Everything started to turn not long after Clay Helton talked to the public about getting punched in the face.
It was at the end of September and USC was in a bad way. Sports Illustrated and others in the college football pundit class were speculating that Tom Herman, then the coach at Houston, could become the next coach of the Trojans — after Helton was fired.
USC was 1-2, about to be 1-3, with two players under investigation for sexual assault.
At one point, Helton was forced to address a false but widely circulating rumor that a transferring player had punched him.
Penn State, meanwhile, wasn’t doing much better. A few days after Helton spoke about the punch that wasn’t, James Franklin’s Penn State squad lost to Michigan, 49-10.
That dropped the Nittany Lions’ record to 2-2, and the next week the home fans booed and chanted “Fire Franklin!” (Herman, again, was among the speculated replacements.)
And then, suddenly, neither team could lose.
Helton and Franklin have gone from the coaches’ hot seat to the sidelines in the Rose Bowl on Monday. Their resurgence has become evidence for an argument for a modicum of patience in a sport where that is often at a premium.
“They both went through the dark just to find the light,” USC receiver JuJu Smith-Schuster said.
The coaches say they understand losing will always put their jobs in jeopardy. Franklin earns $4.5 million a year, plus bonuses, according to USA Today’s college football salary database. Helton’s salary has not been disclosed. His predecessor, Steve Sarkisian, made $3.6 million per season.
“If you’re 1-3 at USC, you deserve to get talked about, that’s just a fact,” Helton told Times columnist Bill Plaschke earlier this month. “If you can’t handle it, don’t take the job. This is a thick-skinned business.”
Franklin said that at a program like Penn State, “If you’re not playing for conference and national championships, people get uneasy. We understand that; we embrace it.”
But he also said decision-makers should consider a broader view for what defines a successful coach.
“Our profession has gotten a little bit out of whack and gotten a little bit crazy,” Franklin said. He said a coach’s responsibilities include developing and graduating his players.
“I think if it was just about the winning and the losing, we’d go coach in the NFL,” he said.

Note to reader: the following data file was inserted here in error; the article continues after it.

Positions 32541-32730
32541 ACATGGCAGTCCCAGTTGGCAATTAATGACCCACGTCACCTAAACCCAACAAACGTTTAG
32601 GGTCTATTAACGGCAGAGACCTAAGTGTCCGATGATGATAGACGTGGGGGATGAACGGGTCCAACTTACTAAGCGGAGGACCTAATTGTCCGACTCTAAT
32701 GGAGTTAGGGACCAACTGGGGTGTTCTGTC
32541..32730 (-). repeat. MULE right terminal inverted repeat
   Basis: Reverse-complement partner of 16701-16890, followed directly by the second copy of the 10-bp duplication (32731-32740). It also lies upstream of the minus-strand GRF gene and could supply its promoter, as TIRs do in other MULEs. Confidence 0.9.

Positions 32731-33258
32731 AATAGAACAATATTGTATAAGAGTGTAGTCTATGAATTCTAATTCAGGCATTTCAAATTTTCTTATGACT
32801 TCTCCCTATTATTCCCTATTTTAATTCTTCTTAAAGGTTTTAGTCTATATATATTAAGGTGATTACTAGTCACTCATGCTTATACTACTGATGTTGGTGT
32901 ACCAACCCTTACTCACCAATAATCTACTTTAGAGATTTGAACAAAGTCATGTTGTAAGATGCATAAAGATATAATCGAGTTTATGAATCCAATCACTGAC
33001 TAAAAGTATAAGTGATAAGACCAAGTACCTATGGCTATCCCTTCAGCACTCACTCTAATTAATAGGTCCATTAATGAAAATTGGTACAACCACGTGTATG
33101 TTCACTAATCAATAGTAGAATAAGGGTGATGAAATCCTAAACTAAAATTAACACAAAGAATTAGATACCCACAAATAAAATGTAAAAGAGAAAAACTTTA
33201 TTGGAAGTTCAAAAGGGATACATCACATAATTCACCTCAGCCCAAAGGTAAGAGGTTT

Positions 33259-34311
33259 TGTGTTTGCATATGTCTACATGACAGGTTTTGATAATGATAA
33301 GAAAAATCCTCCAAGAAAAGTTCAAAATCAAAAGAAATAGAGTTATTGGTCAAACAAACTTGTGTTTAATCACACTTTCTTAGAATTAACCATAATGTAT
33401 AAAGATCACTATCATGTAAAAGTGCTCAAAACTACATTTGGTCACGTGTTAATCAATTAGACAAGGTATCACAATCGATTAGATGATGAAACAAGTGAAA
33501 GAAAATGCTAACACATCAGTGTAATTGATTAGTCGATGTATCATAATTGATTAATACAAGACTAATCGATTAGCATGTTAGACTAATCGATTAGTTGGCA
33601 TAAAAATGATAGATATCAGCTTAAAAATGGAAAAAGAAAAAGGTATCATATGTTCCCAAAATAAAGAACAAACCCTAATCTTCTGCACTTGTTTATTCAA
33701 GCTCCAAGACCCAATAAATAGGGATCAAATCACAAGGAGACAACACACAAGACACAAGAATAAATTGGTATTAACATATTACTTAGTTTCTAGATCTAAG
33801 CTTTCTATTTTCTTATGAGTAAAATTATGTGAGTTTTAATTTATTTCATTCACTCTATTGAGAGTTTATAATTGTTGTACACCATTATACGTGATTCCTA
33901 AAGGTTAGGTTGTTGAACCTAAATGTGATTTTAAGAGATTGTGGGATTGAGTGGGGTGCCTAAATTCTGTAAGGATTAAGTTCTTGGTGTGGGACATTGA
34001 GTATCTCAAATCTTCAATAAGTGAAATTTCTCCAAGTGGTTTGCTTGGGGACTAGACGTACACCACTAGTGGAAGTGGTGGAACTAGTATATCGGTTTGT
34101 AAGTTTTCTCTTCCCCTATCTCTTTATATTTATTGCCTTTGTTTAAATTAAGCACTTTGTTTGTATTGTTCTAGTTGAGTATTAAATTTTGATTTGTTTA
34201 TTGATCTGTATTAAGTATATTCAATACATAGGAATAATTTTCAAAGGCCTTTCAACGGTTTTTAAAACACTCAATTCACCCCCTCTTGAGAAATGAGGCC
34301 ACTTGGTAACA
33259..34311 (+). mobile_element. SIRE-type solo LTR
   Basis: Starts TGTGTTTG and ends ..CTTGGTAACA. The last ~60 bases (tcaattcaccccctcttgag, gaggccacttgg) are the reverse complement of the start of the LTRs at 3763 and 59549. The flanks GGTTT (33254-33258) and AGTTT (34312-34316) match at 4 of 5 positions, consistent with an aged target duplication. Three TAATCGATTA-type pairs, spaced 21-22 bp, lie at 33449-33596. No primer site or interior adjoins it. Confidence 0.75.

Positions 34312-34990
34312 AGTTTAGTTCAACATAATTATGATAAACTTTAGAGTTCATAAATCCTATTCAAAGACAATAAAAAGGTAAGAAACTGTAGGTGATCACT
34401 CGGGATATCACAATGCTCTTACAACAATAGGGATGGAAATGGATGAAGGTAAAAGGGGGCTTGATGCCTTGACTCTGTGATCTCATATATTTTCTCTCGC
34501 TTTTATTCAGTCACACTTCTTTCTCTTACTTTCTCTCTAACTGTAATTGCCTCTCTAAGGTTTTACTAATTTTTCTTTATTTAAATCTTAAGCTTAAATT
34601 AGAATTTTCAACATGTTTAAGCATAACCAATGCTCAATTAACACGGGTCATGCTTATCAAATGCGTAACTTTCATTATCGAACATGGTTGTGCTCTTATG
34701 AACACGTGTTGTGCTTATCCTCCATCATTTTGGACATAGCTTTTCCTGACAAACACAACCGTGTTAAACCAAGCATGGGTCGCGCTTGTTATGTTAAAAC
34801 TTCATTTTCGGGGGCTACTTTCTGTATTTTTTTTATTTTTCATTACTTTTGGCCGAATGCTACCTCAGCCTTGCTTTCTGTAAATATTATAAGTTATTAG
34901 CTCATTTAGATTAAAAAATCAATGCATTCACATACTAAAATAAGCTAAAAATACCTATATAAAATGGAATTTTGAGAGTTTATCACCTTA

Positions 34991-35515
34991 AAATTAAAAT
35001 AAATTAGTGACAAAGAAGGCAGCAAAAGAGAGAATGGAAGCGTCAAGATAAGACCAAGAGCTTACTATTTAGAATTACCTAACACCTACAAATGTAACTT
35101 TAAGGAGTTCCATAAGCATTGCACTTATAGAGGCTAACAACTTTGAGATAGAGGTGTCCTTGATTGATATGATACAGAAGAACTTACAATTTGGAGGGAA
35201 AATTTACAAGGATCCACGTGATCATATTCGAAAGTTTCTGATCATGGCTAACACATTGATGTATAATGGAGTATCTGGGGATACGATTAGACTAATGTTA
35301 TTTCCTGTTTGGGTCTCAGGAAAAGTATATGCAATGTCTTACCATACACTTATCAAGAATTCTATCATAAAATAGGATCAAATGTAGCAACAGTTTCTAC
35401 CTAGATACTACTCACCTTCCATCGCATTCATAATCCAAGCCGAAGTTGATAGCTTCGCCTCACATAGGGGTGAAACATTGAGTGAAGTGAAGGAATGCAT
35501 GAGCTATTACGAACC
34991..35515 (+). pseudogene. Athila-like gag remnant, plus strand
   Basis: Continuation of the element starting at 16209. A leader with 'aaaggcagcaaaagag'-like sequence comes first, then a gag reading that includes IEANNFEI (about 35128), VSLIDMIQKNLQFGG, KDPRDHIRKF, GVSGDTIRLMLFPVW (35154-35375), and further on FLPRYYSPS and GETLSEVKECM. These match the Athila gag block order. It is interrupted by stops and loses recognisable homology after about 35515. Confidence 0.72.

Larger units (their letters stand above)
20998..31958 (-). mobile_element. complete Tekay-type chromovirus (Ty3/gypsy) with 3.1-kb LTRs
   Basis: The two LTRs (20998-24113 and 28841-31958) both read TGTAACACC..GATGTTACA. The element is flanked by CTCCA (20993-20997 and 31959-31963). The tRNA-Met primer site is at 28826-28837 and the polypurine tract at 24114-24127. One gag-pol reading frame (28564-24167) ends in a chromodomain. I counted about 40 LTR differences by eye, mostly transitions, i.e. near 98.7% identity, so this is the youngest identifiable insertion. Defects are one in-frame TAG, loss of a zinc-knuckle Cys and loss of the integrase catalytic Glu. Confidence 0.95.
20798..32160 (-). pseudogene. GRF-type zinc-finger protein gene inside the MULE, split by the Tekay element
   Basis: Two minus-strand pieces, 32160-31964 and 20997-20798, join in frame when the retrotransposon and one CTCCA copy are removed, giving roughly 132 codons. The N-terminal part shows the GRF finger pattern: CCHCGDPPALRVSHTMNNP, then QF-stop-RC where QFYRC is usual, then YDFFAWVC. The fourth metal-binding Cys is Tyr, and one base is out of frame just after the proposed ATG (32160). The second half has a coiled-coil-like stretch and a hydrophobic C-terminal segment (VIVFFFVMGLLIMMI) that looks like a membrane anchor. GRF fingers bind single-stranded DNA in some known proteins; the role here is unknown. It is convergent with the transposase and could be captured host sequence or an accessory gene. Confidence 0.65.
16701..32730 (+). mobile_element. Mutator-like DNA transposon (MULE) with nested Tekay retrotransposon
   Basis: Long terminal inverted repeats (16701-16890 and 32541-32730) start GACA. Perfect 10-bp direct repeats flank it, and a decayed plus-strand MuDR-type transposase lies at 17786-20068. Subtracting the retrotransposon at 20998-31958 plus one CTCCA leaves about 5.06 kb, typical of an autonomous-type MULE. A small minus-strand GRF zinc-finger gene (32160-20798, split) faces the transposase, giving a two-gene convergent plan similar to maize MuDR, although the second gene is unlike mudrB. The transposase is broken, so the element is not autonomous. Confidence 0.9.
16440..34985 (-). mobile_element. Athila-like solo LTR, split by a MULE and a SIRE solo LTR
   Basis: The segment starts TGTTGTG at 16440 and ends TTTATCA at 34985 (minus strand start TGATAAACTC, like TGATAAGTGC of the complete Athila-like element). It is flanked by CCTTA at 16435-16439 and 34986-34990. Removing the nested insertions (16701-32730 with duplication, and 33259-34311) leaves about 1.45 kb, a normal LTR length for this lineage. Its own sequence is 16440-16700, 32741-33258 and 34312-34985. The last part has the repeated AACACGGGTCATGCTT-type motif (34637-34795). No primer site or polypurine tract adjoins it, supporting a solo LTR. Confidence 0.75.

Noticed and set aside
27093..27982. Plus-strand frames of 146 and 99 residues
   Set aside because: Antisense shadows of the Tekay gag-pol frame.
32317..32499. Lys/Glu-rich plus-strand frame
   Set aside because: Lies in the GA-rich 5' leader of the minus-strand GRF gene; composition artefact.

But it was winning that got both off the hot seat. Players on each team say their coach’s steadiness kept the season from sinking. Faced with chaos, they responded with stability.
Franklin and Helton each worked from the bottom ranks of coaching. Franklin, a Division II quarterback at East Stroudsburg in Pennsylvania, became a graduate assistant there but wasn’t earning enough to afford rent. He slept on the head coach’s couch.
Helton, a backup quarterback at Houston, got his start as a graduate assistant at Duke, earning $832 a month.
Brent Pry, Penn State’s defensive coordinator, crossed paths with Helton when both were assistants at Memphis. Pry noticed that Helton’s demeanor never seemed to change. By the way he behaved, it was difficult to tell if Helton was coming off a big win or a blowout loss.
Pry says he sees a lot of Helton in Franklin.
“This year was a good earmark for just level-headedness, not jumping the gun,” Pry said. “Clay and James are those kind of guys.”
The panic point for both arrived after Week 4. USC had just collapsed against Utah for its third loss. After the game, Helton responded with uncommon optimism.
“That was the most fun I’ve had in a long time,” he said minutes after the game.
The comment rubbed some people the wrong way, but Helton’s attitude was calculated. He said later that players need stability. Helton did not want to cause alarm.
“At Utah, all he told us was that he loved us and that if we stick together, we’re going to win ballgames,” defensive tackle Stevie Tu’ikolovatu said. “Then ever since that, that’s exactly what happened.”
“We came back the next day and Coach Franklin told us we’re not that far off, we’re right there,” tight end Mike Gesicki said.
Players said Franklin changed nothing besides some tweaks to the game plan. The difference, linebacker Jason Cabinda said, “was his belief in us. Belief is a powerful thing.”
The coaches gave their players space to solve their own problems. After the Utah game, USC called a players-only meeting, where some players were called out for behaving selfishly.
“Clay and James are players’ coaches,” Pry said. “These guys are going to want to play for them, they believe them. Tough times, that’s where it’s at, the relationships.”
Each also had the luxury of knowing help was on the way. For USC, quarterback Sam Darnold, in his first start against Utah, had showed the ability to be among the nation’s best quarterbacks. And Penn State’s defensive woes could be partially attributed to a linebacking unit decimated by early injuries.
The teams have combined to go 17-0 since then. Penn State’s nine-game winning streak is third-longest in the nation. USC’s streak of eight games ranks fourth.
Players on each team said they heard the calls for their coach’s job. That, they said, has made the Rose Bowl a little sweeter.
“It’s funny,” Penn State quarterback Trace McSorley said. “The same people that were doing that are now patting us all on the back, telling us congratulations. It’s funny how that all works.”
Follow Zach Helfand on Twitter @zhelfand